Fishy Property Taxes…?

If you’re like me, you recently got your Property Tax Notice of Appraised Value in the mail and had to promptly pick your jaw off the floor.  Some people in Central Texas saw increases of over 50% in one year’s time.  We expected it because the real estate market has been a little cray-cray.  Sure, fine, whatever, yeah, it’s a HOT market in Central Texas, to say the least, we get it.  After the initial shock wore off, if you’re like me, you probably flipped to the next few pages and noticed the Appraisal District was kind enough to provide a great little “Comparable Sales Report”.  That’s awesome and yep, those values they show are certainly inline with my “new” value.  So, what good will it do for me to protest, right?!

Not so fast!  If you look more closely, and I have that luxury since I’m a real estate broker, at the numbers they are citing, they appear to be a little fishy.

Below is a snapshot of the “Comparable Sales Report” they provided for my 79 year-old, retired parents, who live in a modest home in Cedar Park, TX.

Fishy Comps

My parents’ property tax value went up 51% from last year.  Sure we have homestead exemptions, and elderly exemptions, but those aren’t across the board.  So, regardless there’s a significant increase.  If you’re a renter, beware, your rent is about to sky-rocket, because landlords/investors have no protections against value & tax increases, and guess what, the renter will have to pay the difference, ultimately.

The image above shows a few interesting things.  An “Adjusted Sales Price”, then a “Time Adjusted Sales Price*”.  That’s what the County is using as the basis for their calculations and appraisals.  I started comparing to actual MLS data, and found some shocking discrepancies.  I did this for 5 properties, EACH have the same outcome, which appears to be inflated/erroneous/faulty data.  For my parents’ house, I have highlighted the first 3 comps I checked and although the sales dates the county uses are correct, the prices, ON AVERAGE, are $48,000 higher than what the property actually sold for, then you add in the “Time Adjustment” and it’s even HIGHER in some cases.  That’s not cool.  And now I’m mad.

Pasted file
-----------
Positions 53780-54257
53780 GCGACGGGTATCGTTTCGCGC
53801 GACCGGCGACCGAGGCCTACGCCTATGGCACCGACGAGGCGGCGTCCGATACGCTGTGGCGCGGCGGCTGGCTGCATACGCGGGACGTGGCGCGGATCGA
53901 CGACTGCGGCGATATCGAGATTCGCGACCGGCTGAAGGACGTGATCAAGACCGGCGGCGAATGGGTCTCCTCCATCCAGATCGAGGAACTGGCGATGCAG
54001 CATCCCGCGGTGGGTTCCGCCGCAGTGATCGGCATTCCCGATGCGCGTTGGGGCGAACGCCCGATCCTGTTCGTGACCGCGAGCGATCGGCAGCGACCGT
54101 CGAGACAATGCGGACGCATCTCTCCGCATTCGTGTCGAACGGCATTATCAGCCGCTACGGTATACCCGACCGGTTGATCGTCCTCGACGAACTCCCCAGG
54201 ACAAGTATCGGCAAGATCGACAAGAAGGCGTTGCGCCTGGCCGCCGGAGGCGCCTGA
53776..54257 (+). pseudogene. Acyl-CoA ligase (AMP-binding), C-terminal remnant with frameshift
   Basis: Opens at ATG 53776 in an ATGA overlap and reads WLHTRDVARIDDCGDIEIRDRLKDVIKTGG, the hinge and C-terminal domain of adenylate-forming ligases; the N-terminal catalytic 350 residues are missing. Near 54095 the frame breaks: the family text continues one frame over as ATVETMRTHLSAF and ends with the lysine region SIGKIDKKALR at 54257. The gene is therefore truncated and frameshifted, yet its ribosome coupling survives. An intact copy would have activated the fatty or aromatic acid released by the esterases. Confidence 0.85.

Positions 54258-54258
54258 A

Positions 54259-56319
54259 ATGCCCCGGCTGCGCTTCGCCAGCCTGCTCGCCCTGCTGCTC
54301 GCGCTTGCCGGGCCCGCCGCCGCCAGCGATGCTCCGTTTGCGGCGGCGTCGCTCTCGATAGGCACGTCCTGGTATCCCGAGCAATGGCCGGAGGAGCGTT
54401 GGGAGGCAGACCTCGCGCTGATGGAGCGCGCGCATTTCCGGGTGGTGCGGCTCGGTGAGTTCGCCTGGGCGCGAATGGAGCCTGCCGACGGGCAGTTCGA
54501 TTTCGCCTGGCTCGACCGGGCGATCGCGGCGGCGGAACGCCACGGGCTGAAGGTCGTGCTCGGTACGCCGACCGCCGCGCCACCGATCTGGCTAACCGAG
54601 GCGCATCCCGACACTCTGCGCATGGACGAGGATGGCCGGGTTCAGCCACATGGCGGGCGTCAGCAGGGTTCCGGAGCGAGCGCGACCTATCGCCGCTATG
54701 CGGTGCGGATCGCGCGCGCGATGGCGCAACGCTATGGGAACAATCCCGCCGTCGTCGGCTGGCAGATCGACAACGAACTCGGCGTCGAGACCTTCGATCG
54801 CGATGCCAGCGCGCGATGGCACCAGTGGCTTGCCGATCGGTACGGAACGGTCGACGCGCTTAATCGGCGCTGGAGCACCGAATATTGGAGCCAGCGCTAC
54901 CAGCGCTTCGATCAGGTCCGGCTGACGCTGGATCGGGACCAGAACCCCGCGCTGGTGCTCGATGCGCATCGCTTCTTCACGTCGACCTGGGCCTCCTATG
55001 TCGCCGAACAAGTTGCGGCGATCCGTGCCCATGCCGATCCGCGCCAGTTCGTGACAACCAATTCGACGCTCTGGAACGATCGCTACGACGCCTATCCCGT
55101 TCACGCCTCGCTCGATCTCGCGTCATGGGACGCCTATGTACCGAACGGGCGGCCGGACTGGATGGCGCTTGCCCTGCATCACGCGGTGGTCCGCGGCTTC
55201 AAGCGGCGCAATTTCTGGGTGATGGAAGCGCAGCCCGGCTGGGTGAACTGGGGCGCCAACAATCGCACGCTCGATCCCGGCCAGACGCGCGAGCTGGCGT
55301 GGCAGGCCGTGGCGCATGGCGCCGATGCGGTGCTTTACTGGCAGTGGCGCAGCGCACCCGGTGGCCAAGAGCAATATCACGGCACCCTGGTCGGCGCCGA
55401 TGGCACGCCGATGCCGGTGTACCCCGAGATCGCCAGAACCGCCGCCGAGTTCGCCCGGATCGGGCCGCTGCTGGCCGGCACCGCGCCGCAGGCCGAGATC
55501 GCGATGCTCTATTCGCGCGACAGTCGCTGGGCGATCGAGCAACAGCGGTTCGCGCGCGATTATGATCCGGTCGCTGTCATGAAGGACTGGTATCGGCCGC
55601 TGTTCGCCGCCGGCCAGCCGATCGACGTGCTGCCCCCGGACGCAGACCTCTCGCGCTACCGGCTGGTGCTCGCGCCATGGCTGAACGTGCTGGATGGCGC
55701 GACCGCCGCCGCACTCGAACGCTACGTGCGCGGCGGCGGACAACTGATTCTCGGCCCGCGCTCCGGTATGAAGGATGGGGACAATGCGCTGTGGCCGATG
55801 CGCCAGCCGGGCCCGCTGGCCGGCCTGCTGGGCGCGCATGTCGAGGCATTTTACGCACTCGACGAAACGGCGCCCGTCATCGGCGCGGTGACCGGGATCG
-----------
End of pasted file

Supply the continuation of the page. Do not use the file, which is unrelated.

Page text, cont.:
I’m sure the county will have validations for using inflated “Adjusted” numbers and then adding a time adjustment to those inflated numbers, in some cases, but this appears to be pervasive and makes it appear our Government is taking advantage of people, pulling the wool over our collective eyes, so to speak.  Come on man, why you gotta add an adjustment on top of already market-adjusted numbers?!

Question our local governments (City, County, and Schools) because they are eating us out of house and home…figuratively, and soon, literally.

Holler if FUNK.com can help in your fight.